Gas In One. Little Gas Used by the Other.

Gary S. Vasilash

This is a bottle of Pepsi Max:



And this is a Ford EcoBoost engine that’s available in a variety of Ford vehicles in Europe right now (B-MAX, C-MAX, Grand C-MAX), and will be coming to the 2014 Fiesta in the U.S.:


Ford Focus 1.0-litre EcoBoost

What do they have in common?

They are both one-liter.

Yes, that’s right: that is a one-liter engine.

Ford has developed a version of this engine for a European version Focus that will become, according to the company, the first gasoline-powered family car in Europe that offers 99 g/km CO2 emissions, which is no small feat.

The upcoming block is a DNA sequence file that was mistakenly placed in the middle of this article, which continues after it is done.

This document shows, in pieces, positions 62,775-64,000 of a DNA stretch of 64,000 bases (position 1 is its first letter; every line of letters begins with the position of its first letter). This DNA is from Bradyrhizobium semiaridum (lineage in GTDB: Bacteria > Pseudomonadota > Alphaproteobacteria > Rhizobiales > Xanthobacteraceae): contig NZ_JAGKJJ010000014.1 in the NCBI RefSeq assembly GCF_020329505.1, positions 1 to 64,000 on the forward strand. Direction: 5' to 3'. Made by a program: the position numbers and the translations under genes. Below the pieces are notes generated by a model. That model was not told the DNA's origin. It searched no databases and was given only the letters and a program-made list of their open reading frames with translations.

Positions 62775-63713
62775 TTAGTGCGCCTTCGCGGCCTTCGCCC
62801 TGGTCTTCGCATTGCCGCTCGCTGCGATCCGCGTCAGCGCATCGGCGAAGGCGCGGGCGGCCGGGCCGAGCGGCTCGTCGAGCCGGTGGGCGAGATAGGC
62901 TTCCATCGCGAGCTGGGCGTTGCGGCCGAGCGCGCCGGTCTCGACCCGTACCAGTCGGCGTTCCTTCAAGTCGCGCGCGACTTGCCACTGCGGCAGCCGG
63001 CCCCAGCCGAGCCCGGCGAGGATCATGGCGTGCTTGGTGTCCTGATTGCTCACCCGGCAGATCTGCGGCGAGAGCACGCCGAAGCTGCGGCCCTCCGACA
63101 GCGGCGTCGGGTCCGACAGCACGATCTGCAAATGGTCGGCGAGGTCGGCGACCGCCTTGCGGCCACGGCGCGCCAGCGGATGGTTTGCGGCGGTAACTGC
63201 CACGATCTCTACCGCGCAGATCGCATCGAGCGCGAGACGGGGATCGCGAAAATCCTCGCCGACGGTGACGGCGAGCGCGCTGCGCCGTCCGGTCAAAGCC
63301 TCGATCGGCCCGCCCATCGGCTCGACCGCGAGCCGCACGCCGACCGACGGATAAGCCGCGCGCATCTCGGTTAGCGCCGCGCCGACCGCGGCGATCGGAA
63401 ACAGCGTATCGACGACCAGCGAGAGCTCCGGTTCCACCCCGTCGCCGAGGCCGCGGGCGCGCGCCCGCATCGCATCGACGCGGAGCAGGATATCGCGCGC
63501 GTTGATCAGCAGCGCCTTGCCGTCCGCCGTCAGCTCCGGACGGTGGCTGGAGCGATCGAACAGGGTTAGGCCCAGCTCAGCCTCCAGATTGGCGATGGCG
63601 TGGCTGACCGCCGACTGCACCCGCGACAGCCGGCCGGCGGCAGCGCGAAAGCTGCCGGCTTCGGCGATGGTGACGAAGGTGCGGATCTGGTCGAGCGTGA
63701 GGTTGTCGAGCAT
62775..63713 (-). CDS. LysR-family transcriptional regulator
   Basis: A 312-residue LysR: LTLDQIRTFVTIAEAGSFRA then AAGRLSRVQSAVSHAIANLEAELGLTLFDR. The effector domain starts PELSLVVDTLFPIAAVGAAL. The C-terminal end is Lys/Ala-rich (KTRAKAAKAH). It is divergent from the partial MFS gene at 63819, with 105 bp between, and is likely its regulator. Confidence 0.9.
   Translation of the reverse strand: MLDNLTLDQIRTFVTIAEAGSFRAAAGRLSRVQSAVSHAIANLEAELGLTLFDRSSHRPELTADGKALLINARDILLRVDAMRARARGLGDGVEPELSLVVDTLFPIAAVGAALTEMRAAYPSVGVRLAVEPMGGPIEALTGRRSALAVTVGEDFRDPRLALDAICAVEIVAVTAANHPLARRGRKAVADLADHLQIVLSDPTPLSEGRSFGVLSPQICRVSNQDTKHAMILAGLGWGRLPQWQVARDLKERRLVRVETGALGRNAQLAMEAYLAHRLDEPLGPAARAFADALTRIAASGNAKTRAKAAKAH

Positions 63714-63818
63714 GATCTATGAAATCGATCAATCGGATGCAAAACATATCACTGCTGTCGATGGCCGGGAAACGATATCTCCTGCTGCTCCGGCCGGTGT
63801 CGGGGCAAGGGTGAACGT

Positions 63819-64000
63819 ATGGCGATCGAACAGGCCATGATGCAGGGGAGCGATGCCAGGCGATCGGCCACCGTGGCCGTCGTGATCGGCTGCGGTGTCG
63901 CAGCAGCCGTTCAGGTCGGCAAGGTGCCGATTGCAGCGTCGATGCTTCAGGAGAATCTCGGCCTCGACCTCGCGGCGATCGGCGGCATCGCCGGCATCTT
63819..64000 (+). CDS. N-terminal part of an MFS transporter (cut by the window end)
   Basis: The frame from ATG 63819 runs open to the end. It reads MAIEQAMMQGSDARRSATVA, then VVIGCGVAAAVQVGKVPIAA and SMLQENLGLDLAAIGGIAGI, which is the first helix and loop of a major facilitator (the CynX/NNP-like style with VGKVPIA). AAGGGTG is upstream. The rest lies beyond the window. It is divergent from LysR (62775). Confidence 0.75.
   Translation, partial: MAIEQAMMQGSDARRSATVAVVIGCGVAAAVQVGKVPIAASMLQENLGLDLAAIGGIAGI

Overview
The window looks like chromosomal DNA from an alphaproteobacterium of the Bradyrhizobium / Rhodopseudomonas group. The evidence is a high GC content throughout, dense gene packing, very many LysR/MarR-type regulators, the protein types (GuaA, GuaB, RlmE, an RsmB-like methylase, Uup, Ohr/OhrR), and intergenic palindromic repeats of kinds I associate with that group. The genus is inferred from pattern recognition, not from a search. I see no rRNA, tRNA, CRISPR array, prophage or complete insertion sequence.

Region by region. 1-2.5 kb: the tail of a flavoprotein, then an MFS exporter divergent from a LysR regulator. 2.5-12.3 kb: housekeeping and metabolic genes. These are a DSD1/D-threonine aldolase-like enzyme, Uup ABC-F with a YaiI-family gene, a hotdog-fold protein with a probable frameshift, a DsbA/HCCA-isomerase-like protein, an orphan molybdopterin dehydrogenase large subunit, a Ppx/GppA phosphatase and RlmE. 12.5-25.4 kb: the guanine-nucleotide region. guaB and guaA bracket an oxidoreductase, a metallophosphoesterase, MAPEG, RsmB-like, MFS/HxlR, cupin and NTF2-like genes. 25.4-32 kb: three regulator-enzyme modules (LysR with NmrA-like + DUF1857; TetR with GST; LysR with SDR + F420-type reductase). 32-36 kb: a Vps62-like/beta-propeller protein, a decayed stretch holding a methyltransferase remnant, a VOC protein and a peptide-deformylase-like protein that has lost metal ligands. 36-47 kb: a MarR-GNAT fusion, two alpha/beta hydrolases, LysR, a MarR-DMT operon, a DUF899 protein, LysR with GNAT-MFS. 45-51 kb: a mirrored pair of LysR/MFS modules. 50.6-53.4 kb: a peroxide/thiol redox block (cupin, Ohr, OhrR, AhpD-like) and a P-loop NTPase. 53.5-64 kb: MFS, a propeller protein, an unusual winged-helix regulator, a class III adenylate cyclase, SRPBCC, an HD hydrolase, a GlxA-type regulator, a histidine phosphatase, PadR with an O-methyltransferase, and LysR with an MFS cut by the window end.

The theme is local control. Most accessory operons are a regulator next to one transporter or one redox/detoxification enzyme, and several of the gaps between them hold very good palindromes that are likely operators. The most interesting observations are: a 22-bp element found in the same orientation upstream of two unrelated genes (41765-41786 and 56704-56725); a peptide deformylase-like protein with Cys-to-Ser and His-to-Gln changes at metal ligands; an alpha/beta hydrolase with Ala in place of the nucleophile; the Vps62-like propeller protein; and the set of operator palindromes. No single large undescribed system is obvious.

Barb Samardizich, Ford European Product Development vp, and who had extensive experience in Ford Powertrain, said, “Just a couple of years ago few would have thought that a medium-sized petrol car could break the 100 g/km CO2 barrier.”

But there you have it, in that little engine.

The 1.0-liter EcoBoost features a low-inertia

turbocharger, a spilt cooling system, and direct fuel injection. And to help the Focus achieve 65.7 mpg (remember: this would be for a European test cycle, not EPA), there are such things as ultra-low rolling resistance tires, auto-start stop, active grille shutters, and underbody aerodynamic panels.

Still: a one-liter engine for a vehicle that is for regular people, not the sort of thing that clowns often drive in a parade.